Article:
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Confessions of a TELLaholic

I was once a TELLaholic. I loved to tell everyone what to do. I was a sergeant major with my kids, directing them to do everything. They never had to think for themselves; my husband, likewise.
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I was once a TELLaholic. I loved to tell everyone what to do. I was a sergeant major with my kids, directing them to do everything. They never had to think for themselves; my husband, likewise. As long as I was in command, I could control what they did and how they did it. I made sure they dressed in a way that reflected well on our family, what they said and how they acted showed they had manners. I was in control and I knew as long as I kept control, everything was OK.

At work I directed everyone all day. I made sure everyone did everything in the way I thought it should be done because after all, everyone should know I was effective and thus my way of doing things was the best way. My truth was the wise truth. I was an effective leader because I constantly directed everyone to do what needed to done and kept at them until I knew they had completed the tasks in a way that worked, that reflected well on me as their leader. At home and at work, if someone had a problem, even a personal one, I was able to give advice by telling them what they should, in some cases, must do.

And then one day my kids became teenagers and I noticed they seemed to tune me out. It didn't matter how often I told them what to do and how to do it, they seemed to ignore me. At work, people seemed to be transferring to other areas and I couldn't understand why. The leaders in the areas that were apparently more desirable seemed to me directionless and somewhat chaotic in their management of people. Employees were able to do work in various ways, deviating from the traditional way it had always been completed. So I thought why would people want to transfer to such dysfunctional areas? Didn't they know there was one right way to do things and I knew what that was!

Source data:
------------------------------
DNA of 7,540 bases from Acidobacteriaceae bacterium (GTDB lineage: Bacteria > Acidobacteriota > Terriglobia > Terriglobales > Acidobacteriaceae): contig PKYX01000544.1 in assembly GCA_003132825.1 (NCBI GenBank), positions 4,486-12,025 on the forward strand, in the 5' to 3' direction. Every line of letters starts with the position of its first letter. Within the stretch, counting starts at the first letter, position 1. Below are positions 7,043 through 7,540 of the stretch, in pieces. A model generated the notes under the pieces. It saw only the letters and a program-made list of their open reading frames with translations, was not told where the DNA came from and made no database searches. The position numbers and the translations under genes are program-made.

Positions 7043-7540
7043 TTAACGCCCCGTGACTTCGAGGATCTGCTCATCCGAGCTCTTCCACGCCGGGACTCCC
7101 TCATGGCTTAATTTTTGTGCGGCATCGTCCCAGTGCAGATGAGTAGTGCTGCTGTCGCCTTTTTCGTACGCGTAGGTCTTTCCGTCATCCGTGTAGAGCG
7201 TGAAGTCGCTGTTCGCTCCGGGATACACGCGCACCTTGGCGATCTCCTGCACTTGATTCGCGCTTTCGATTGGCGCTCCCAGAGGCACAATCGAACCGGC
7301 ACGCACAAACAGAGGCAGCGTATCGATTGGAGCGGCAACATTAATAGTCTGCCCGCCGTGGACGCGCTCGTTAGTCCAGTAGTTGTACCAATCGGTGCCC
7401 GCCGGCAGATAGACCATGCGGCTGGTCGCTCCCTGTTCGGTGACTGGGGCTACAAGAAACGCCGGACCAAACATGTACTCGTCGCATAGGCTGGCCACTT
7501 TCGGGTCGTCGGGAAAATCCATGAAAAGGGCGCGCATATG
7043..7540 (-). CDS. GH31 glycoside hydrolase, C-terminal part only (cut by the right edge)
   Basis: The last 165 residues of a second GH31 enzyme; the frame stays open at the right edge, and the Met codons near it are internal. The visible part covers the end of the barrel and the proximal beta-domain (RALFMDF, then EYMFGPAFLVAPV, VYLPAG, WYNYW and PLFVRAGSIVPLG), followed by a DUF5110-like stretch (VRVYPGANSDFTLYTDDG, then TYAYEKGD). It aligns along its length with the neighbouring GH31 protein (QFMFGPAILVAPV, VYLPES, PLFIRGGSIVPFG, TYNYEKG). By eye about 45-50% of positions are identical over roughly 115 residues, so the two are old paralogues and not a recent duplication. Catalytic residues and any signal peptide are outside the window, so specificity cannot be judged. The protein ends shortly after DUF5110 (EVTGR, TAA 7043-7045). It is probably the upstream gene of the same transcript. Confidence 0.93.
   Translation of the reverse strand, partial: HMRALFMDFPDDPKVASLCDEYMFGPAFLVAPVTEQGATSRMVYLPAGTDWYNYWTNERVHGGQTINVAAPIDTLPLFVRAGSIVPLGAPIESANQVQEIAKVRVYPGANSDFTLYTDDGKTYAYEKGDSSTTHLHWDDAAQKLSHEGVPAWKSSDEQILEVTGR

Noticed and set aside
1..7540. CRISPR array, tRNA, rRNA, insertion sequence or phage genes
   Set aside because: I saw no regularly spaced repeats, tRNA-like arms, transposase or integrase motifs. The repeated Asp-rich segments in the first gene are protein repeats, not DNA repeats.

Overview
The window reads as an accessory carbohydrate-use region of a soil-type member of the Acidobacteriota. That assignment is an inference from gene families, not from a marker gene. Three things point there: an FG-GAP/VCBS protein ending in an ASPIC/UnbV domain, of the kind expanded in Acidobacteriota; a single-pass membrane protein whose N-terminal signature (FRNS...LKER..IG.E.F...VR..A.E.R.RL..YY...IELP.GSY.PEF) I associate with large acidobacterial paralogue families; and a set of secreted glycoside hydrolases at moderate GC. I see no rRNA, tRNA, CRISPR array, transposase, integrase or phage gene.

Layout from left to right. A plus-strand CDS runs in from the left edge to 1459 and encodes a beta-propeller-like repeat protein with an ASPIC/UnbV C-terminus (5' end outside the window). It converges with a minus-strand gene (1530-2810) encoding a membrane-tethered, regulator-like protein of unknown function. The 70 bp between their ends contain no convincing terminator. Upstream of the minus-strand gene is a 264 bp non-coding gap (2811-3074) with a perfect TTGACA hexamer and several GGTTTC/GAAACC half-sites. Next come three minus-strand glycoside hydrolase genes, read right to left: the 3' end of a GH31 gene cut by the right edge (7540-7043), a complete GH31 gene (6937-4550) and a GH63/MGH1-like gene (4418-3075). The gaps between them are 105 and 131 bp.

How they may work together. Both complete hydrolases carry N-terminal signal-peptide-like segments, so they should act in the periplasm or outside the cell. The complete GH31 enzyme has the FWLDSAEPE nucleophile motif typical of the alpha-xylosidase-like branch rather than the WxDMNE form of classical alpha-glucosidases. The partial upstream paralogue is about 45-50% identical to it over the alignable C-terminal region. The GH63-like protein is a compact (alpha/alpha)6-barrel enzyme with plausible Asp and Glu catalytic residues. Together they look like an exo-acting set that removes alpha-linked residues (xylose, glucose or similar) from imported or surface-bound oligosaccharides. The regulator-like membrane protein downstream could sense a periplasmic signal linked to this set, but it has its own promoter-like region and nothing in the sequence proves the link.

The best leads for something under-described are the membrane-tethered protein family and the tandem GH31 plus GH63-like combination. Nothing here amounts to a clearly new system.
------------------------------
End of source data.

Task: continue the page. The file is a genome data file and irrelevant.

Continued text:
I was puzzled and then came across a few leadership blogs that showed me there might be a different way to lead. Similarly, it seemed there was a different way to parent.

What was this new way? It involved understanding others by listening to their perspectives, asking questions to better understand what their ideas were and trusting them and empowering them to complete work in a way that worked for them. The articles indicated that people prefer to work more independently, developing solutions that work for them and still manage to meet the goals of the team. It seems the leader does not have to know all the answers if he or she is curious, asks questions, listens, is present and trusts employees to complete work in their own way.

Did this mean I did not need to know all the answers? What a difference this would make to my life. This means I could actually complete work that was expected of me without working 60-hour weeks. I could have more time with my family.

Meanwhile back at home, I learned I could do the same thing. My kids really like it when I listen to what they had to say, being present and focused on them without judging them or telling them what to do or how to do it. If I ask open questions, I am able to explore, discover their perspectives and better understand where they are coming from. They seem to respond well to this approach and actually sit down to have conversations with me. My husband seems very happy with the 'new' me. He jokes at times about missing me nagging him although I don't think he really does. He seems to be able to figure out how to do things on his own without me telling him what to do and how to do it. I am beginning to think maybe this telling thing is overrated.

Being curious has definitely changed things up a bit and created opportunities to better understand others, and support them in accessing their own ideas and perspectives. Being curious allows others to think for themselves, find their own solutions, solutions to which they will be held accountable. Curiosity creates freedom where one no longer needs to control everything, and it messages that one understands and believes in others. I know I feel freer, happier and much more connected to my family, my colleagues and my friends. That is the power of curiosity.

Kathy Taberner and Kirsten Taberner Siggins are the authors of The Power of Curiosity: How To Have Real Conversations That Create Collaboration, Innovation and Understanding. Together they founded the Institute Of Curiosity, a coaching and training organization that helps individuals learn and apply the skills of curiosity to personal and professional relationships.